for your bank details.
  • You will need to receive two doses of the vaccine approximately 12 weeks apart.
  • The letter will share details on how to book both vaccinations either online or by phone.
  • Your carer is able to book on your behalf if you need them to. You will receive a booking reference number which you will need to take with you on the day, along with the letter you received.
  • Your carer can attend your appointment with you if needed and may be able to get the vaccine at the same time.
  • All vaccination centres are COVID-19 safe and cleaned regularly. People will be socially distanced and you will need
    to wear a mask, unless you are exempt.
  • The appointment should take around 30-45 minutes in total. Once you arrive at the centre there may be queues. If
    you need to wait in a quiet space or require any additional support, please let a member of staff know.
  • You might be given a form to fill in on arrival asking some basic questions like your date of birth, contact details and NHS number. Your NHS number can be found on any medical records you hold or prescriptions.
  • The person providing the vaccination will also ask you a few questions and talk through what
    to expect.
  • The vaccine is given as an injection into your upper arm. If you have a phobia or are feeling
    anxious about this, let a member of staff know so that they can support you.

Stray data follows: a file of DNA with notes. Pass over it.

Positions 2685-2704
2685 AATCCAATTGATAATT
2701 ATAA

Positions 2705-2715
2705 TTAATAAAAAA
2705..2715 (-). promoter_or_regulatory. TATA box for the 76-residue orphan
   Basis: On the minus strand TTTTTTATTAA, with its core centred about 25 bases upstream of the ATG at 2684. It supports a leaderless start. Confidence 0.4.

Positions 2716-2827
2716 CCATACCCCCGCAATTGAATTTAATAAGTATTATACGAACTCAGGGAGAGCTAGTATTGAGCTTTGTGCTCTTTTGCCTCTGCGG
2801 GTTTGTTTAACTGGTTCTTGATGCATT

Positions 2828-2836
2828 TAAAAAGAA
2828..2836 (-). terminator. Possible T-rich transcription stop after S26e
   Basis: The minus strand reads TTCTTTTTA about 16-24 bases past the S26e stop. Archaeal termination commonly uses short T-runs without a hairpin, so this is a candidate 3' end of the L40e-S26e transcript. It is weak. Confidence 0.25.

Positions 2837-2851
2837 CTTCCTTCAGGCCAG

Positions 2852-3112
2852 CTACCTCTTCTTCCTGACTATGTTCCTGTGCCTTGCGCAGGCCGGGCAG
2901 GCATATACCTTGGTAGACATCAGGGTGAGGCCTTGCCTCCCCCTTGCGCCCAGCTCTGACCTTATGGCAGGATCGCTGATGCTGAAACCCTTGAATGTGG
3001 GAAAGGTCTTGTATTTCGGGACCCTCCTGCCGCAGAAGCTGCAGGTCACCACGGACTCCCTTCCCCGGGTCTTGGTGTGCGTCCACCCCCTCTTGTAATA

• After you get the vaccine you may be invited to sit down for about 15 minutes before going home.

Reasonable adjustments

If you need any reasonable adjustments to make it possible for you to have your vaccination, please ask for them when
you are contacted to make your appointment. Examples where this might be necessary include:

  • A longer appointment time or one later in the day;
  • Somewhere quiet to sit while you wait for your appointment;
  • Asking if a carer/friend/your peer support worker could accompany you to your appointment;
  • If you are housebound and not able to travel to a place that is providing vaccinations;
  • If you need a sign-language service.

After the vaccination

  • Some people may have mild discomfort after getting the vaccine. This might include soreness in the arm, tiredness or
    aches. These don’t usually last for very long.
  • The first vaccine dose takes about two to three weeks to take effect. People who have received the vaccine need to
    continue to practise social distancing and comply with all the current regulations.
  • It’s important that you also get your second vaccination so that you are fully protected. You should be told when you
    go for your first vaccine what will happen about getting your second one.

Additional information

  • None of the approved vaccines contains any animal product or egg. This means they are safe for people who are vegetarian or vegan, including people who do not
    have animal products on religious grounds.
  • The NHS has produced guides in a range of languages; you can find them here.
  • To find out more about the vaccination please visit the NHS website by clicking here.
  •  Rethink Mental Illness has a Covid-19 vaccination page which can be viewed here, as well as a briefing summarising
    the findings from their Covid-19 vaccination survey for people with severe mental illness and their carers here.